July 5, 2009 in Features

Her South is rising again

Bennett Sumner The Washington Post
 
Associated Press photo

Patricia Clarkson
(Full-size photo)

Patricia Clarkson always seems to be playing wives and mothers, even though she is neither in real life.

From her recent comedy stint as Justin Timberlake’s mother in the “Saturday Night Live” skit “Mother Lover” to her role as Chris Cooper’s wife in the 2008 drama “Married Life,” her characters have required a wide range of attitudes and emotions.

When she read the script for Woody Allen’s new film “Whatever Works,” she immediately felt a close connection to her character, Marietta – yet another mother, this one in search of her runaway daughter.

“I couldn’t dial the phone fast enough,” Clarkson says. “I literally would have had to have been on Mars with the astronauts or on a mission somewhere not to accept the part.”

In the film, Marietta moves from small-town Mississippi to New York in search of her daughter (played by Evan Rachel Wood).

Once the two are reunited, Marietta discovers her true identity as an artist and fully embraces a new, free-spirited lifestyle, becoming part of a menage a trois and trading her hot-pink dress suit for an edgy bandanna and black leggings.

“My family is Southern, and I’m very sensitive to Southern characters,” the New Orleans-bred Clarkson says. “And you know, the keenness of Woody Allen is he took this stereotypical archetypal Southern woman and transformed her.”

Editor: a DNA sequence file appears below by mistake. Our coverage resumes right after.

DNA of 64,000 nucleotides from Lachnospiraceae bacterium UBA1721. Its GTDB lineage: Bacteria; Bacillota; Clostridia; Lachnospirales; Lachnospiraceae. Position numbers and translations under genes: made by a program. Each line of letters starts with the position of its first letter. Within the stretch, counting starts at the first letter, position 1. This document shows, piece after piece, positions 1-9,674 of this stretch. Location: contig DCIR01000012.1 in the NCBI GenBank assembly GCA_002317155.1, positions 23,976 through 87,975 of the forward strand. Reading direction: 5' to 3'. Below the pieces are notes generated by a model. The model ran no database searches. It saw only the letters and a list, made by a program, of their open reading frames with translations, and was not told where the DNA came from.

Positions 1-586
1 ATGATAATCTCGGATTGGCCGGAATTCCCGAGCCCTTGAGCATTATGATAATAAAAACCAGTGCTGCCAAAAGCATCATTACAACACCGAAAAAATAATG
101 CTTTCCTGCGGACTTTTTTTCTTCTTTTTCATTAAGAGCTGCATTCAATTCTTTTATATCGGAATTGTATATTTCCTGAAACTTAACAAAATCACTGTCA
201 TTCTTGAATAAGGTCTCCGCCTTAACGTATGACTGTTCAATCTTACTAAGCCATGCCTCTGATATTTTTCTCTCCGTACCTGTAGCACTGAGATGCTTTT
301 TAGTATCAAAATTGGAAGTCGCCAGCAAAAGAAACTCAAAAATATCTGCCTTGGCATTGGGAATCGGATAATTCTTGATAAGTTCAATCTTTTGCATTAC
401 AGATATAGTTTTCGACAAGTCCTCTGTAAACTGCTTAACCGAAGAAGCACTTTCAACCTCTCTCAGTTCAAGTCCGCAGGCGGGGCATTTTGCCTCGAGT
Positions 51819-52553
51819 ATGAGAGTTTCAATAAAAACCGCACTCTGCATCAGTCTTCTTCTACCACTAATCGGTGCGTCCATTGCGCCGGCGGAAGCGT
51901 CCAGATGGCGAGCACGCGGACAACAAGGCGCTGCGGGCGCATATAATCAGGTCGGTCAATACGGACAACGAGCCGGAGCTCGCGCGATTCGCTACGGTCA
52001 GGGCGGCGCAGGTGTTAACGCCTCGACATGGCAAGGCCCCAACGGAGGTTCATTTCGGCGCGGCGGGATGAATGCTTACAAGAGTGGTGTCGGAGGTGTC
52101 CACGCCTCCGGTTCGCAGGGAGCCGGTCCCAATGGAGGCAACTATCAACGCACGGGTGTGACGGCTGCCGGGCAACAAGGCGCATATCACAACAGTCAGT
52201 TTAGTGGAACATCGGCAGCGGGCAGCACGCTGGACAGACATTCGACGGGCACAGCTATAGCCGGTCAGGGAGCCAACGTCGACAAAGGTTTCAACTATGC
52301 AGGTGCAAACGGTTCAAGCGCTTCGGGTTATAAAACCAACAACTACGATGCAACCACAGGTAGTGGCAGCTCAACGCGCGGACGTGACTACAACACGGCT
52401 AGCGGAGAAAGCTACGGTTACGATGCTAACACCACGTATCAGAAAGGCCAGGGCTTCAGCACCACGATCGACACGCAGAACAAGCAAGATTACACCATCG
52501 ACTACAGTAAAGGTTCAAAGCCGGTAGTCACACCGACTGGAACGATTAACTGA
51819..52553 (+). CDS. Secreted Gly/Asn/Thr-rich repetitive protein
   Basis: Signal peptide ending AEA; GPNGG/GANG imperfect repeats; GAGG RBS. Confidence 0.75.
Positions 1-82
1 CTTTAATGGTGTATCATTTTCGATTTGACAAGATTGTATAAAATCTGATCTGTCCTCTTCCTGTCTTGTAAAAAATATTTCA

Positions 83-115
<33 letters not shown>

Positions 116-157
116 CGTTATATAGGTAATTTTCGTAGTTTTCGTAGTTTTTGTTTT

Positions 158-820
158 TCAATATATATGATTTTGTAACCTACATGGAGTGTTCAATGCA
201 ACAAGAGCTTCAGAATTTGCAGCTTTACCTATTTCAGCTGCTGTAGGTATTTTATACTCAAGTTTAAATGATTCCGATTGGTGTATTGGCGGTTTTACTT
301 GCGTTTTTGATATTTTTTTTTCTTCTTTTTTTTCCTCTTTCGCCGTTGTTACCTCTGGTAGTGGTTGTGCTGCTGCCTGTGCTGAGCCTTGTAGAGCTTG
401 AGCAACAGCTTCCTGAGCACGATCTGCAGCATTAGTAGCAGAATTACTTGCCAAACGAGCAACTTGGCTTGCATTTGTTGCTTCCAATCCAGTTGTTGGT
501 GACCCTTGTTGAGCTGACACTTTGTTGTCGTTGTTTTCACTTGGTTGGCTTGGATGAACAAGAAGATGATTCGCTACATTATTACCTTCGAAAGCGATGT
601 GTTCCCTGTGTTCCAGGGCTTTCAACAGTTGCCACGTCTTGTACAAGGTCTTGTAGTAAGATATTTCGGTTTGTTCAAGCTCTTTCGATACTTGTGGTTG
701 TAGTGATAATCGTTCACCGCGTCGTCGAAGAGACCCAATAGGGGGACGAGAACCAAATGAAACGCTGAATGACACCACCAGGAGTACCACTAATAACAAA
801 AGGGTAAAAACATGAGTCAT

On top of her Southern roots, Clarkson could relate to Marietta’s Big Apple experience. At 19, she moved north to study theater at New York’s Fordham University.

“I was just a nice Southern girl who left home,” she says. “New Orleans is a much more cosmopolitan city than where Marietta was from, but (moving to New York) was a rude awakening in many ways. It was a looser, more open way of life than I was accustomed to, and it just felt less structured.”

Marietta’s over-the-top personality and complex emotions made her an exciting character to play, and Clarkson says she found her “genuinely funny and genuinely sexy, which is difficult for writers to do, especially for a woman in her 40s.”

Like Marietta, Clarkson remains a Southern lady at her core. She admits to almost calling Allen and Larry David, who plays a grumpy older man whom Marietta’s daughter bunks with, “Mr. Woody” and “Mr. Larry,” a Southern sign of respect.

“Just like any Southern girl, I’m always searching for a gentleman,” she says. “Justin Timberlake and (‘SNL’s) Andy Samberg are young gentlemen; they are very nice boys. And Larry and Woody are just slightly older nice boys.”

The birthday bunch

Actress Shirley Knight is 73. Musician Robbie Robertson is 66. Singer Huey Lewis is 59. Actress Edie Falco is 46. Actress Kathryn Erbe (“Law and Order: Criminal Intent”) is 44. Rapper RZA is 40.


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